On Friday, in response to a new, stringent set of United Nations sanctions, North Korea launched its second ballistic missile over Japanese airspace. The country has occupied a semi-steady presence in the headlines over the past several months, as escalating threats and displays of strength from both North Korea and the United States have driven tensions back up on the peninsula. The northern state launched its first missile over Japan in late August, following massive joint bombing drills conducted by the United States and South Korea. This came soon after President Donald Trump declared that new threats would be met with “fire and fury like the world has never seen,” prompting North Korea to threaten to strike the U.S. territory of Guam.
Unsurprisingly, throughout these developments, the conversations in American news media have continued to be dominated by foreign policy experts, conspicuously leaving out the voices of one critical group: Korean Americans. In response, we gathered perspectives from 12 gyopo, or overseas Koreans (including not only Korean Americans, but also a British Korean and a Korean Canadian) working in a wide variety of fields. Below, policy advocates, artists, activists, scholars and students with roots in Korea respond to the stories about North Korea being told in the news. They discuss how we got here, what’s missing from the conversation and the responsibilities facing Korean American communities in this political moment.
EMILY JUNGMIN YOON, poet, poetry editor for The Margins at the Asian American Writers’ Workshop
On the ease of forgetting:
A lot of people in the United States talk about or seem to conceive North Korea as some kind of random and evil inconvenience that has appeared out of thin air. When one begins to view an entire country as an ugly blemish to be wiped away — because it's too nice and easy to espouse an uncomplicated way of thinking — it also becomes easy to "forget" a) the fact that there lives a population of people whom we never see or hear and b) the role of the United States in the shaping of North Korea's history. To label a whole country "the enemy," call for war and blindly reject any possibility of change in the fluctuating political reality is to dangerously oversimplify an issue that puts many, many lives at stake.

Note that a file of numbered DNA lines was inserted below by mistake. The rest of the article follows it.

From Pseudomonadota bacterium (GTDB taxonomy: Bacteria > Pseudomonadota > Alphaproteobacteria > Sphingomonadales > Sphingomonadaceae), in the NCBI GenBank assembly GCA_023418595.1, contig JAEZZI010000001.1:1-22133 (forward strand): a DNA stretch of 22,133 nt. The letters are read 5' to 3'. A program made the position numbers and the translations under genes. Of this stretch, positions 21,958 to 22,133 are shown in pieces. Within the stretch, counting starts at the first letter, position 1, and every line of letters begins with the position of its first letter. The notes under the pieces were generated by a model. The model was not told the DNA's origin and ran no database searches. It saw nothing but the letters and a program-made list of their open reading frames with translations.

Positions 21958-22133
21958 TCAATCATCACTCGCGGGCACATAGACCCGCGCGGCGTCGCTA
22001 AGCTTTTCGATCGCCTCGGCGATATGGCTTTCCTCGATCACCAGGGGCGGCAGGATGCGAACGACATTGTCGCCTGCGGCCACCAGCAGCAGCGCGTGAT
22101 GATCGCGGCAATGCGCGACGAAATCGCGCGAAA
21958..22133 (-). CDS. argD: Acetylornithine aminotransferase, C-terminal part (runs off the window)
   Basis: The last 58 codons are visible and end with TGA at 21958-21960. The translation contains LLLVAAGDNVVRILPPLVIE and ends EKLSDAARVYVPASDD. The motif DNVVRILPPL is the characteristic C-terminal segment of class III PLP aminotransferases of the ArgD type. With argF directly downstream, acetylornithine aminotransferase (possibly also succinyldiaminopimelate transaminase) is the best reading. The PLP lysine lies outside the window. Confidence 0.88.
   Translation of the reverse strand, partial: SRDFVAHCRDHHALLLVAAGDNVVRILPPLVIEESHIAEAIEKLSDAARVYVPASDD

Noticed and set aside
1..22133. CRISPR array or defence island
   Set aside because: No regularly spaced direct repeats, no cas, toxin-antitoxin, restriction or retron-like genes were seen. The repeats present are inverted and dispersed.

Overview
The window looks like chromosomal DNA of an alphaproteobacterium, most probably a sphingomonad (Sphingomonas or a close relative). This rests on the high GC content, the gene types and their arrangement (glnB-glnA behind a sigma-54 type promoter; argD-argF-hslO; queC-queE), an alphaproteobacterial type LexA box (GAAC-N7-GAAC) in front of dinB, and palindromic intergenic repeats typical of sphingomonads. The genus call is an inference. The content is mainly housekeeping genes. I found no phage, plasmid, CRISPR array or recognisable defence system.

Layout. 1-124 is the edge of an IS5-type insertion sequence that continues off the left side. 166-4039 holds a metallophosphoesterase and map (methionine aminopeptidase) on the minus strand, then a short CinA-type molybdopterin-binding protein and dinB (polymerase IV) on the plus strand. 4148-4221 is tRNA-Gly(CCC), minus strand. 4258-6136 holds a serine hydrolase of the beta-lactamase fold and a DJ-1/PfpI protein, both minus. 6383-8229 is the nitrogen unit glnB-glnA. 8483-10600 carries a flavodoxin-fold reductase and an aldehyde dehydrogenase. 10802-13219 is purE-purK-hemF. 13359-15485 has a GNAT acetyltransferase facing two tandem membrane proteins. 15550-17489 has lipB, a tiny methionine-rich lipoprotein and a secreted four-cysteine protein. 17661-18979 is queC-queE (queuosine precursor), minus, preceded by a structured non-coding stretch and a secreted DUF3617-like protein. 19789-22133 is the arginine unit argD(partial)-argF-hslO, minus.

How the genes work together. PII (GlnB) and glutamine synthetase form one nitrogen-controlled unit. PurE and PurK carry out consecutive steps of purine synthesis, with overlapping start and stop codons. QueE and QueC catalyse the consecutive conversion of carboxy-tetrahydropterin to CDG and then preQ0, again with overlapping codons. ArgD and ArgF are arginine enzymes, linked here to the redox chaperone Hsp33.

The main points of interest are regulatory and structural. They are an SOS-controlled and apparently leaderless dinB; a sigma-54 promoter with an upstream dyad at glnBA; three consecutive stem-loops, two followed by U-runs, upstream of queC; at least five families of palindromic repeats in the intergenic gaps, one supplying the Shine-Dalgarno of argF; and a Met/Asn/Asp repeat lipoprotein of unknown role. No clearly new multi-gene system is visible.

On the importance of staying informed:
Educate yourself and then others. Question your own beliefs about North Korea and ask yourself where they came from. Read up on scholarship on North Korea, the Korean War, the Cold War, etc., attend talks, watch documentaries, speak to people who are willing to discuss or tell you about Korean history and politics. Learn as many perspectives out there as you're able. You don't have to be some type of pundit or feel like you should know everything, but it would be helpful to add a little bit to others' understanding of the relationships between the United States and the Koreas.
CHRISTINE AHN, co-founder of the Korea Policy Institute and founder of Women Cross DMZ
On what Korean Americans can and should be doing in this political moment:
[Korean Americans should be] joining national and local efforts calling for a cessation of hostilities by the Trump administration — no more “locked and loaded” nonsense and threats to unleash “fire and fury” on an entire people just because, as Senator Graham said, it will just be “over there.” Over there is where the United States had a hand in dividing the peninsula and waging a Cold War that has left the peninsula in a perennial state of war. As Korean Americans, we have a responsibility to have a critical understanding of this history and help foster peace with our motherland and our adopted homeland.
On the history missing from mainstream narratives: